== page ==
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Please use this identifier to cite or link to this item: http://hdl.handle.net/1807/33655

Title: Building Better Schools not Prisons: A Review of the Literature Surrounding School Suspension and Expulsion Programs and the Implications of such Programs on the Lives of Racial and Ethnic Minority Students
Authors: Johnson, Kwesi
Advisor: Olson, Paul
Department: Sociology and Equity Studies in Education
Keywords: Critical Race Theory
disciplinary policies
public schools
socioeconomic disparities
Issue Date: 29-Nov-2012
Abstract: It has been argued, albeit with some degree of success, that the challenges facing the 21st century Canadian classroom are highly complex. A troubled economy riddled with cutbacks to the education system, ongoing enrolment decline and challenges in embracing a growth in the diversity of students are among the changes that have made classrooms increasingly difficult to navigate. Though the last assertion may be true, disciplinary policies and the tools used to address unwanted student behaviour have remained relatively unchanged within the education system. Using Critical Race Theory, the author examines the implications of school suspension and expulsion programs on students and provides an analysis of current literature on alternative disciplinary methods in public schools. Findings suggest that a mixture of strategies within various disciplinary programs can benefit some students, but more work must be done to address socioeconomic disparities plaguing the majority of students found in these programs.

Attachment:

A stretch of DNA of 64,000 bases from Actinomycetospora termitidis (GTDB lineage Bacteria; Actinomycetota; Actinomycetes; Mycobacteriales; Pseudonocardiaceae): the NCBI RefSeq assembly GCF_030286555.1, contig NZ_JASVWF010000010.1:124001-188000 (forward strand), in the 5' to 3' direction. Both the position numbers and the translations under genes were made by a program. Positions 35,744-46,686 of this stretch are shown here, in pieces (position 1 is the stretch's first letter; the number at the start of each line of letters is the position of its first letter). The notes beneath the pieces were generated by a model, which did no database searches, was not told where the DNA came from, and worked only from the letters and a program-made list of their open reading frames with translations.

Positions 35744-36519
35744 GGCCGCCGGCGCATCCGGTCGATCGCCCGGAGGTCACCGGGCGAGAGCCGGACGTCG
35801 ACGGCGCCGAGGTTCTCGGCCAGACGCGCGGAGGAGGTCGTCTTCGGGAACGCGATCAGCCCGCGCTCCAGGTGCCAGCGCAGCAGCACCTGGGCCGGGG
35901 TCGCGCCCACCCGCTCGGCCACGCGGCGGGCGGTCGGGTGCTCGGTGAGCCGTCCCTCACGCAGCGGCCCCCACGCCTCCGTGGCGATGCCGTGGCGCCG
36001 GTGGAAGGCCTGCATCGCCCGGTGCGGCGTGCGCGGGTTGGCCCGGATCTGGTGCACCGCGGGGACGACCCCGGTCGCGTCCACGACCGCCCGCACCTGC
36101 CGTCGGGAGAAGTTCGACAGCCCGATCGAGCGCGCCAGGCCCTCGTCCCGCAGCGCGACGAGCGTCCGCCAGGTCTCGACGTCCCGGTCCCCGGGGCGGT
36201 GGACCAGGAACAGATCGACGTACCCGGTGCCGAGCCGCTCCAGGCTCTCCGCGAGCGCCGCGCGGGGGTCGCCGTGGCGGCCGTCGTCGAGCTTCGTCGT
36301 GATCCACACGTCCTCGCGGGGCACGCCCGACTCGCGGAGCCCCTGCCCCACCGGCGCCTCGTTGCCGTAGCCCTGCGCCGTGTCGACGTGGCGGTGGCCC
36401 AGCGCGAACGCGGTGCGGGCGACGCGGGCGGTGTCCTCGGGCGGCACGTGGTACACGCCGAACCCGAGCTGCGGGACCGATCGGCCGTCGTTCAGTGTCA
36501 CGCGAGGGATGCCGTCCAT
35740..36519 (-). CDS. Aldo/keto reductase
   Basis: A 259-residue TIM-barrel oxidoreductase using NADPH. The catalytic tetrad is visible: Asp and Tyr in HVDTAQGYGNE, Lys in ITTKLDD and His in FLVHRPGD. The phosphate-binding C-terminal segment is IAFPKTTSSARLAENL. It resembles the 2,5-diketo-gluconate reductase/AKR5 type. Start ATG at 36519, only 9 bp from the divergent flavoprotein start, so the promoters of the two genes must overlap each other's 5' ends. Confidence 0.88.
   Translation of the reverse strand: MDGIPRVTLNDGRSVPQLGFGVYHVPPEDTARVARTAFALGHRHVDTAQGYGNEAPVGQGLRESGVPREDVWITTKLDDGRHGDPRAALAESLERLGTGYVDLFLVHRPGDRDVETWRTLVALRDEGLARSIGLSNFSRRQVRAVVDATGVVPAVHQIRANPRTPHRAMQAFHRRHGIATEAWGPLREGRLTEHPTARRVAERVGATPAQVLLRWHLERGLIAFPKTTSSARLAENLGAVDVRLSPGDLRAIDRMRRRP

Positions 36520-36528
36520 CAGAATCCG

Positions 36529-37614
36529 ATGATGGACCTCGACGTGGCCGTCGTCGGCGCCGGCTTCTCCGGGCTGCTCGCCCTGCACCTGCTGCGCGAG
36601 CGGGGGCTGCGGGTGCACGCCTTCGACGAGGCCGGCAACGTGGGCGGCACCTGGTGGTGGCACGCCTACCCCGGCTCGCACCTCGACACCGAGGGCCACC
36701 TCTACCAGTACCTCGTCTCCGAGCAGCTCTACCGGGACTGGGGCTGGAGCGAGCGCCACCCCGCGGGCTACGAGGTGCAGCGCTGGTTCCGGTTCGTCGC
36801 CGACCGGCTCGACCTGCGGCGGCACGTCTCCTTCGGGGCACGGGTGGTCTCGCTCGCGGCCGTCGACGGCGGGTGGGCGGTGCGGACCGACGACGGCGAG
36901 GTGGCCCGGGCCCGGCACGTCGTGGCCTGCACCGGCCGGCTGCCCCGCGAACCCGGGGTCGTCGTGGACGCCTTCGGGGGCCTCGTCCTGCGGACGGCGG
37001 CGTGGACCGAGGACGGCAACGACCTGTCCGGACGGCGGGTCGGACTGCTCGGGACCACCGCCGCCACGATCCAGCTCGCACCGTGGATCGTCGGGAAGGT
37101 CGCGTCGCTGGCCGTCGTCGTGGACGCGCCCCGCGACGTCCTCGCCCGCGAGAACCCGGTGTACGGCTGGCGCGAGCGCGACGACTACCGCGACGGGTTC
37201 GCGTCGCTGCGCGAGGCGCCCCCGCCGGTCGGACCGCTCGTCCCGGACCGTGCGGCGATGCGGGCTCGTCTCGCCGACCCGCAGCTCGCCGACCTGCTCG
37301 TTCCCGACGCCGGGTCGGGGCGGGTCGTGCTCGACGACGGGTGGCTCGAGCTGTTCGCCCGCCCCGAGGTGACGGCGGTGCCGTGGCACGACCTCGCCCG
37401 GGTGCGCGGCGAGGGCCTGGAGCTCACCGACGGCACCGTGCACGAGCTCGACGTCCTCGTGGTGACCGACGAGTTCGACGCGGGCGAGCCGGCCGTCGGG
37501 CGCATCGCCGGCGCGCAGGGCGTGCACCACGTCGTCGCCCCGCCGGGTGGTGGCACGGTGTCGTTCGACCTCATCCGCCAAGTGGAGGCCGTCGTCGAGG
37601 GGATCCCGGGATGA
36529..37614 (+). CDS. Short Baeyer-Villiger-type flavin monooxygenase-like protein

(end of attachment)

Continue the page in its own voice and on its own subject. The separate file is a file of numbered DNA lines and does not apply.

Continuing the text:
URI: http://hdl.handle.net/1807/33655
Appears in Collections:Master

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